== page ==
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Big Bend Serviceberry, Toothed Serviceberry, Membrillo, Membrillito, Madronillo, Cimarron, Tlaxistle, Tlaxisqui
Amelanchier denticulata (Malacomeles denticulata)


Big Bend serviceberry is a western shrub inhabiting limestone areas and rocky debris at the base of slopes in the Chisos Mountains of Brewster County, ranging south into Mexico and Guatemala. It is a densely branched shrub or small tree bearing oval or kidney shaped, entire or sharply toothed leaves, glossy, olive green above, greyish with fine dense soft white wool beneath. Reddish pedicels bear racemes of 2 to 6 quite showy whitish-pink, veiny flowers with many showy stamens. Flowers appear slightly prior to or simultaneously as leaves unfurl. They are reputed to smell unpleasant. The red or purple-black rose hip-like fruits are sometimes eaten in Mexico. Big Bend serviceberry has flexible stems which Mexicans fashion into canes called "veritas de apizaco". It has been observed that the western species of Amelanchier become disease prone when planted farther east, at lower elevations in hotter and more humid environments.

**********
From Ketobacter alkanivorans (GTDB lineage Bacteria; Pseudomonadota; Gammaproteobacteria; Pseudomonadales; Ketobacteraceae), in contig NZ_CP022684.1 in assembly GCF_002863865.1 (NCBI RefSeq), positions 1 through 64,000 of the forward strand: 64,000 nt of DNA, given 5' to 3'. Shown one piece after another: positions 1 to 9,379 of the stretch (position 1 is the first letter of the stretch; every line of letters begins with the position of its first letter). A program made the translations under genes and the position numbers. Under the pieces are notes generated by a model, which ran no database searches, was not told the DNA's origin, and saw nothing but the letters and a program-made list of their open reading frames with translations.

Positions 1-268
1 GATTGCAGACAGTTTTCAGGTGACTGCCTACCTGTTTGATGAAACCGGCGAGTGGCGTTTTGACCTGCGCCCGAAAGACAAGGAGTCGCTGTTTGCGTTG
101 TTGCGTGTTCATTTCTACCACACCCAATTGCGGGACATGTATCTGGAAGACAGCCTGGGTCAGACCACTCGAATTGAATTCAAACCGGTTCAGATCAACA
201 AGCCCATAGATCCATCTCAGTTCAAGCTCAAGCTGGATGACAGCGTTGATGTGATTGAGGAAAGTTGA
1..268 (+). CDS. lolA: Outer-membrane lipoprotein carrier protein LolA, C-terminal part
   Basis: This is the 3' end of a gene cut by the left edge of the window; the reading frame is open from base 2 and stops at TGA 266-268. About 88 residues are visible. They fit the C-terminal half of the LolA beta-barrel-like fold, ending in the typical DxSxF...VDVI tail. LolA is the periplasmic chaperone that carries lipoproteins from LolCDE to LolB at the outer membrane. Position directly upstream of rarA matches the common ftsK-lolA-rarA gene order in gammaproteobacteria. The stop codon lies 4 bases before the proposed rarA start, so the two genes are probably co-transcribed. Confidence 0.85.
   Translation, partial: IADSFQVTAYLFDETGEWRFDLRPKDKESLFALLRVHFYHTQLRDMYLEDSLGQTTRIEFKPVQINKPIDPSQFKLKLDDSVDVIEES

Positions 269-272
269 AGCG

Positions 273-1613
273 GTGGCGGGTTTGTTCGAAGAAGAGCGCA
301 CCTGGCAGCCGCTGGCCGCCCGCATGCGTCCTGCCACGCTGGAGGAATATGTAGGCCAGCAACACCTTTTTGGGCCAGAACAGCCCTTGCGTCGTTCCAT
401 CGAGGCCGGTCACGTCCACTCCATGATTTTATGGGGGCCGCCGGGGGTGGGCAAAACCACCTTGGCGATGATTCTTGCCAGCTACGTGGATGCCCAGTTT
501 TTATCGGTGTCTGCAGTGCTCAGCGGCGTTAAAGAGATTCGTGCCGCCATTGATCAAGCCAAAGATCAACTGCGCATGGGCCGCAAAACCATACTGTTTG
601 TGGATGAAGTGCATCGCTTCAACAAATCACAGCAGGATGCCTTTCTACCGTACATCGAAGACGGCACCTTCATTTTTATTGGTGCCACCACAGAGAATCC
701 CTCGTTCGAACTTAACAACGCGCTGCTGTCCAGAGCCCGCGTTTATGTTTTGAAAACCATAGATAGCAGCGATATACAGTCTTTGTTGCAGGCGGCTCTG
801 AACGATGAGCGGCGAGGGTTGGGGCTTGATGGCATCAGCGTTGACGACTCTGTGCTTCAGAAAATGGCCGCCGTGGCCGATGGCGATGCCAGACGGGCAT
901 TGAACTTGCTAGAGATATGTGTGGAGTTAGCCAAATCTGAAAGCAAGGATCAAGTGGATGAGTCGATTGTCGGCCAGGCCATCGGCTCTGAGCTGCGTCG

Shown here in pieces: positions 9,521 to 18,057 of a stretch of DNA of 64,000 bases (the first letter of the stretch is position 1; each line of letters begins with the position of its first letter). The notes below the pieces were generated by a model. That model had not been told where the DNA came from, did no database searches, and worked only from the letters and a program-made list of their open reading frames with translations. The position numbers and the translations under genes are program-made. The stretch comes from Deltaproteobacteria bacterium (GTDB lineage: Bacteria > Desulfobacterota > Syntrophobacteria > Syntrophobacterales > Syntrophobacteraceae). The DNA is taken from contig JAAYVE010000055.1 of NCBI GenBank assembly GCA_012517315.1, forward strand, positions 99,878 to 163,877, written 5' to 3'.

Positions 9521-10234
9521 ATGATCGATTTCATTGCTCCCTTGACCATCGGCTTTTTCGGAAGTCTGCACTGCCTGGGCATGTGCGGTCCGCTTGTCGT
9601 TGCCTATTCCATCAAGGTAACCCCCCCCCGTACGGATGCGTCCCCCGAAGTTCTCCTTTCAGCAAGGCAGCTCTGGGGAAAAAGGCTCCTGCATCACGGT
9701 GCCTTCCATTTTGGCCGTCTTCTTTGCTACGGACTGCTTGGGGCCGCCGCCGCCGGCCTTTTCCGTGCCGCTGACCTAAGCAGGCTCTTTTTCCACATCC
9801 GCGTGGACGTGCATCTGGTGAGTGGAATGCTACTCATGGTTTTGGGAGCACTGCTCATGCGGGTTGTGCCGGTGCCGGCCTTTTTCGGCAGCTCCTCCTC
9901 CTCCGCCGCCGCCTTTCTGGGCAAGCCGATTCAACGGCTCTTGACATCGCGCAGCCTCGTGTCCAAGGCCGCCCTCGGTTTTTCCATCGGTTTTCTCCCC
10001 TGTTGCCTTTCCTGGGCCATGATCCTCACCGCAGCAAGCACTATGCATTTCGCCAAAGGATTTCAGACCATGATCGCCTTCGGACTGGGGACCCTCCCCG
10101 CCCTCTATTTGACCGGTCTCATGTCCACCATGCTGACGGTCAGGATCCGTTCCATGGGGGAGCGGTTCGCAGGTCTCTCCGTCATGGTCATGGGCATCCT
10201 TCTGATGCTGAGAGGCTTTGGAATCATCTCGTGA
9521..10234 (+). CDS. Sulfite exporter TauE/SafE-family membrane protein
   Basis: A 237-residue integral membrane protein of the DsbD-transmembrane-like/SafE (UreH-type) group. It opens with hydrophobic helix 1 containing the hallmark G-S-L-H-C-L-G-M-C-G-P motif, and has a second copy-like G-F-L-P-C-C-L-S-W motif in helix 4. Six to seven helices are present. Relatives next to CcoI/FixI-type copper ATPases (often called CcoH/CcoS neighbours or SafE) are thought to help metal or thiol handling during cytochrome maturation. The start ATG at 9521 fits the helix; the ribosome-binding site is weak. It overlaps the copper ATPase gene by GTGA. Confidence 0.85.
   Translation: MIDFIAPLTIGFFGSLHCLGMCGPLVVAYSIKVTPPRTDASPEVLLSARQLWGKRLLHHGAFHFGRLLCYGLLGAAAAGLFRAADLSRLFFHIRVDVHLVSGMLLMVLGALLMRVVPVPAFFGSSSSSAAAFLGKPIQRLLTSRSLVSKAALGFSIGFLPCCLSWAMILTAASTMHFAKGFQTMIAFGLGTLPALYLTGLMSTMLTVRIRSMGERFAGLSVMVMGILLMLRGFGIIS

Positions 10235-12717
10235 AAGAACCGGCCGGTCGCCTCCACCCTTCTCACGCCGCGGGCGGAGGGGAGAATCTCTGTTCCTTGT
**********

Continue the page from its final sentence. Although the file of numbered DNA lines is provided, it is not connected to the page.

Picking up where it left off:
Plant Habit or Use: medium shrub
small tree

Exposure: sun
partial sun

Flower Color: white

Blooming Period: spring

Fruit Characteristics: pome, globose, reddish or purplish-black

Height: 10 feet

Width: 5 to 7 feet

Plant Character: deciduous

Heat Tolerance: medium

Water Requirements:

Soil Requirements: alkaline

USDA Hardiness Zone: 8

Additional Comments:

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